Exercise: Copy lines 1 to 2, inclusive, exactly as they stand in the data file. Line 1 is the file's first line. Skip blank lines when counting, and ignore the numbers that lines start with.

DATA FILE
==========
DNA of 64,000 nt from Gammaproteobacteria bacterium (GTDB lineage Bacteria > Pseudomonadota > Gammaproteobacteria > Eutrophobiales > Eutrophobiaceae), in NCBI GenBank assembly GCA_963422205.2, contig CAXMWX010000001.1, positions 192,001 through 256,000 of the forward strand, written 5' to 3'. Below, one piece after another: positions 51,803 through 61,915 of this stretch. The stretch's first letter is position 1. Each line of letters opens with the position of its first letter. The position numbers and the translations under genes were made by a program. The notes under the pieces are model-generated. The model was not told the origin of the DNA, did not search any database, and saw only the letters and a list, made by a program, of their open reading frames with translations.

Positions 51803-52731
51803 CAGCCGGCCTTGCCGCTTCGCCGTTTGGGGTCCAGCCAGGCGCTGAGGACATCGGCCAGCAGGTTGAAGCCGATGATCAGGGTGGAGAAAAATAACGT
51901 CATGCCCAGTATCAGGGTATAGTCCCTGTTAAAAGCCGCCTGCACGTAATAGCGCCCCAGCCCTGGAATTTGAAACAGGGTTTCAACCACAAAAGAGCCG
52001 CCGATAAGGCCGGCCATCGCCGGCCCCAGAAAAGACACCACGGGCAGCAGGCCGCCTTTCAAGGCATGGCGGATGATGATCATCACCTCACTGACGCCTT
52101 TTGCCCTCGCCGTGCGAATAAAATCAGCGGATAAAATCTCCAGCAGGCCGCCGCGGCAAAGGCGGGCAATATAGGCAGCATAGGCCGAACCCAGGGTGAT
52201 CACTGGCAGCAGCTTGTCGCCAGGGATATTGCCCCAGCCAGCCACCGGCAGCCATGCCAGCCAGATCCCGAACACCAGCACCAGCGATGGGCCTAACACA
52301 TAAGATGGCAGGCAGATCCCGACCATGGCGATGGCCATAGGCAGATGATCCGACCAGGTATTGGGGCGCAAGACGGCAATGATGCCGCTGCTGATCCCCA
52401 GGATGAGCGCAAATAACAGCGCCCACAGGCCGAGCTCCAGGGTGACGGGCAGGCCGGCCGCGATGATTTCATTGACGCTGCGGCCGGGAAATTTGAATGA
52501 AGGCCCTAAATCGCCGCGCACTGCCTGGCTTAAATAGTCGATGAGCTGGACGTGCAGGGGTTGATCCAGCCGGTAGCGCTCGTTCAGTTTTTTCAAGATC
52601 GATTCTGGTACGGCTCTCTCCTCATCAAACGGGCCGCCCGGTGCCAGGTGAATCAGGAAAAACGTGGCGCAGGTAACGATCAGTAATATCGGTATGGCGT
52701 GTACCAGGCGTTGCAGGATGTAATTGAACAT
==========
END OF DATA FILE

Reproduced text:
DNA of 64,000 nt from Gammaproteobacteria bacterium (GTDB lineage Bacteria > Pseudomonadota > Gammaproteobacteria > Eutrophobiales > Eutrophobiaceae), in NCBI GenBank assembly GCA_963422205.2, contig CAXMWX010000001.1, positions 192,001 through 256,000 of the forward strand, written 5' to 3'. Below, one piece after another: positions 51,803 through 61,915 of this stretch. The stretch's first letter is position 1. Each line of letters opens with the position of its first letter. The position numbers and the translations under genes were made by a program. The notes under the pieces are model-generated. The model was not told the origin of the DNA, did not search any database, and saw only the letters and a list, made by a program, of their open reading frames with translations.

Positions 51803-52731